[ exact phrase in "" • results by date ]

[ Google-powered • results by relevance ]


Add NWW headlines to your site (click here)

when your community is targeted

Get weekly updates

RSS feeds and more

Keep Wind Watch online and independent!

Donate via Stripe

Donate via Paypal

Selected Documents

All Documents

Research Links


Press Releases


Campaign Material

Photos & Graphics


Allied Groups

Wind Watch is a registered educational charity, founded in 2005.

News Watch Home

Engineer loses challenge over proposed wind farm near home 

Credit:  Independent.ie Newsdesk | Irish Independent | 11/06/2015 | www.independent.ie ~~

An engineer has lost his High Court challenge over a proposed wind farm near his home at Kells, in Co Meath.

John Callaghan had claimed a “fundamentally unfair” planning procedure was adopted for the development which meant there would be no public involvement in the process of carrying out an environmental impact assessment.

Ms Justice Caroline Costello today found Mr Callaghan had failed to establish the necessary substantial grounds for quashing the disputed decision of An Bord Pleanála of September 2014 the development was strategic infrastructural development, with the result the planning application could go directly before the Board.

She could not accept Mr Callaghan’s central submission that the designation of the proposed application as strategic infrastructural development in any way predetermines the outcome, or any part of the outcome, of either the EIA or the application for planning permission, the judge said.

The decision on whether or not to grant planning permission must be made on the basis it accords with proper planning and sustainable development in the area, she said.

Mr Callaghan had also failed to make out a case that the relevant EU Directive was not properly transposed into Irish law, she held

Michael Cush SC, for Mr Callaghan said his side wanted a short time to consider whether to seek a certificate for leave to appeal and also whether they would seek a stay in the matter. In those circumstances, the judge adjourned the matter to next week.

In his judicial review application, Mr Callaghan said he feared the proposed development on lands near his home will adversely impact on the environment and health and development of his young autistic son.

He argued the provision of the planning acts under which An Bord Pleanála decided the proposed development has “strategic infrastructural status”, with the effect a planning application can be made directly to the Board with no public involvement in the process of carrying out an EIA, was inconsistent with EC Directives aimed at the public having a say in the vital issue of assessing environmental impact.

Section 37A of the Planning and Development Act 2000 gives “no guidance at all” as to what is considered to be of strategic and economic importance, he also argued.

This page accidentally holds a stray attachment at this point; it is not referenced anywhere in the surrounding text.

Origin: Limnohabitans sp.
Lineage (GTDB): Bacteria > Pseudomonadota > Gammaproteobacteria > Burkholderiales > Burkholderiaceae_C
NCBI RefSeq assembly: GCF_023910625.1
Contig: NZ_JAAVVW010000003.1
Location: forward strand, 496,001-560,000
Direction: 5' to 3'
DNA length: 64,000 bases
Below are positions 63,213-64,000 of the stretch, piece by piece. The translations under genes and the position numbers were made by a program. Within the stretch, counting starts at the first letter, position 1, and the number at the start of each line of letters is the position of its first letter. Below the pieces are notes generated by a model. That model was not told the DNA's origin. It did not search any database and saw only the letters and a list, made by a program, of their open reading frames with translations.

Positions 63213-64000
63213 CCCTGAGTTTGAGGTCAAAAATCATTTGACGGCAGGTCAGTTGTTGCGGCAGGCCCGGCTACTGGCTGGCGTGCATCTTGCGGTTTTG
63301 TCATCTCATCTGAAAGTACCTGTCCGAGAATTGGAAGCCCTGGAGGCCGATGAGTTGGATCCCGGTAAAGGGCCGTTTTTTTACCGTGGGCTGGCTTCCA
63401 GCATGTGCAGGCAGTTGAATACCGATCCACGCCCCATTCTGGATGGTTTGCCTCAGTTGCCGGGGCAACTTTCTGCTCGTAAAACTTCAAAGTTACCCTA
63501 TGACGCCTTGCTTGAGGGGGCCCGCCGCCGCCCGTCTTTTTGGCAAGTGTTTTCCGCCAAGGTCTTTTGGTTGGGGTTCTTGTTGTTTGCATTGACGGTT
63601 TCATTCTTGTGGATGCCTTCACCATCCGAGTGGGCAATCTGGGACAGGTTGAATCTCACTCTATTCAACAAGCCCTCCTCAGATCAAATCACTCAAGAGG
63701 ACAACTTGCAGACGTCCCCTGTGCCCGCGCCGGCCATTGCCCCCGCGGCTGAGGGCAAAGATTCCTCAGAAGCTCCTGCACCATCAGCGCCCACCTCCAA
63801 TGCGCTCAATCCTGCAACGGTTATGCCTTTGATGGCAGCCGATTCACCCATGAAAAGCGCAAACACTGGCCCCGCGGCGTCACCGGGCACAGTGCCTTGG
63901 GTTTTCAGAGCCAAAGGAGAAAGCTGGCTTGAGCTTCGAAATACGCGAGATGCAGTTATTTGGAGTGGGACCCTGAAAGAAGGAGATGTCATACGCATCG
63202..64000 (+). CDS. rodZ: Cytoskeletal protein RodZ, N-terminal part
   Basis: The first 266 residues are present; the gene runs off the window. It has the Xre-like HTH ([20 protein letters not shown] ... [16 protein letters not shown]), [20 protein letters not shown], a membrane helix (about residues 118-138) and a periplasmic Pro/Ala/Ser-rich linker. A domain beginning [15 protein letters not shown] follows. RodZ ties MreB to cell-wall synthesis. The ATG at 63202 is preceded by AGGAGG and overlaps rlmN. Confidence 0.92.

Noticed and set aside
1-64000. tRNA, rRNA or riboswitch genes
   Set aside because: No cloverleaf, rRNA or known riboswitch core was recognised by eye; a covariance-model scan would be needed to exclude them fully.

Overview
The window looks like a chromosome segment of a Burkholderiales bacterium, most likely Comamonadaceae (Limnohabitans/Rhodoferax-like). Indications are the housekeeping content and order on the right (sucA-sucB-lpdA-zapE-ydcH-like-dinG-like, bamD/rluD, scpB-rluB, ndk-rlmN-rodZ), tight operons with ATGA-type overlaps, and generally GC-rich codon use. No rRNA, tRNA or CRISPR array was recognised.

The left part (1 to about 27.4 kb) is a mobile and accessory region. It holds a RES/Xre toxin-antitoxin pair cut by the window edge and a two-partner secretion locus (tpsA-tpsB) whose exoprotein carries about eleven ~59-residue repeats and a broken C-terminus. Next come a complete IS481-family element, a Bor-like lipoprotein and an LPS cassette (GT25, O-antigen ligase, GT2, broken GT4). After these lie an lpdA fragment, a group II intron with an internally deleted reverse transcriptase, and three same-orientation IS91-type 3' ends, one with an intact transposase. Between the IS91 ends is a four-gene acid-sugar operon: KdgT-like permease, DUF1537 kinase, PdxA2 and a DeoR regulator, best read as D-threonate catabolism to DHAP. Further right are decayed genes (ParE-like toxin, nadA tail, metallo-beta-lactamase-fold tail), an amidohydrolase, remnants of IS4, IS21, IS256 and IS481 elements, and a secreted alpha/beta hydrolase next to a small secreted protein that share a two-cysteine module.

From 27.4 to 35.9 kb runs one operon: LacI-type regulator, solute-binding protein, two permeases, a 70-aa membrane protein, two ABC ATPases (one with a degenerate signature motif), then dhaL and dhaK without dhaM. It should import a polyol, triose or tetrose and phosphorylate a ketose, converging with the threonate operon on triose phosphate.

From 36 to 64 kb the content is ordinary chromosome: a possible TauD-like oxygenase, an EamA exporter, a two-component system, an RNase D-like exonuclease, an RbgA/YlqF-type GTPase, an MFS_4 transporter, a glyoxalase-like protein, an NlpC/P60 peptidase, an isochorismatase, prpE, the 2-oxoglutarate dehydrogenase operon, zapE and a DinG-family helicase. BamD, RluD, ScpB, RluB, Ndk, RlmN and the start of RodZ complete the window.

The proposed €240m Emlagh development is for 46 wind turbines, each with a height of up to 169 metres and a power output of 2.5 to 3.5MW, on three clusters of lands at Farragara, Castletownmoor and Ísealchríocha, near Kells.

The developer claims, if permission is secured, the wind farm will generate substantial electricity for up to 30 years, jobs and some €3.5m for local projects over its lifetime.

The Board is expected to give a decision shortly on the planning application by North Meath Wind Farm Ltd (NMWF), whose majority shareholder is Element Power Ireland Ltd (EPIL). Mr Callaghan’s case was brought against the Board while EPIL, Element Power Ireland and NMWF were notice parties.

Kevin O’Donovan, director of EPIL and NMWF, said the proposed development must have permission in place by late 2015 to be completed in time to meet Ireland’s 2020 renewable energy targets.

EPIL has developed some 45MW output of wind farms to date and hopes to complete construction of another 51MW in 2015, he said.

Source:  Independent.ie Newsdesk | Irish Independent | 11/06/2015 | www.independent.ie

This article is the work of the source indicated. Any opinions expressed in it are not necessarily those of National Wind Watch.

The copyright of this article resides with the author or publisher indicated. As part of its noncommercial educational effort to present the environmental, social, scientific, and economic issues of large-scale wind power development to a global audience seeking such information, National Wind Watch endeavors to observe “fair use” as provided for in section 107 of U.S. Copyright Law and similar “fair dealing” provisions of the copyright laws of other nations. Send requests to excerpt, general inquiries, and comments via e-mail.

Wind Watch relies entirely
on User Contributions
   Donate via Stripe
(via Stripe)
Donate via Paypal
(via Paypal)


e-mail X FB LI M TG TS G Share

News Watch Home

Get the Facts
© National Wind Watch, Inc.
Use of copyrighted material adheres to Fair Use.
"Wind Watch" is a registered trademark.


Wind Watch on X Wind Watch on Facebook Wind Watch on Linked In

Wind Watch on Mastodon Wind Watch on Truth Social

Wind Watch on Gab Wind Watch on Bluesky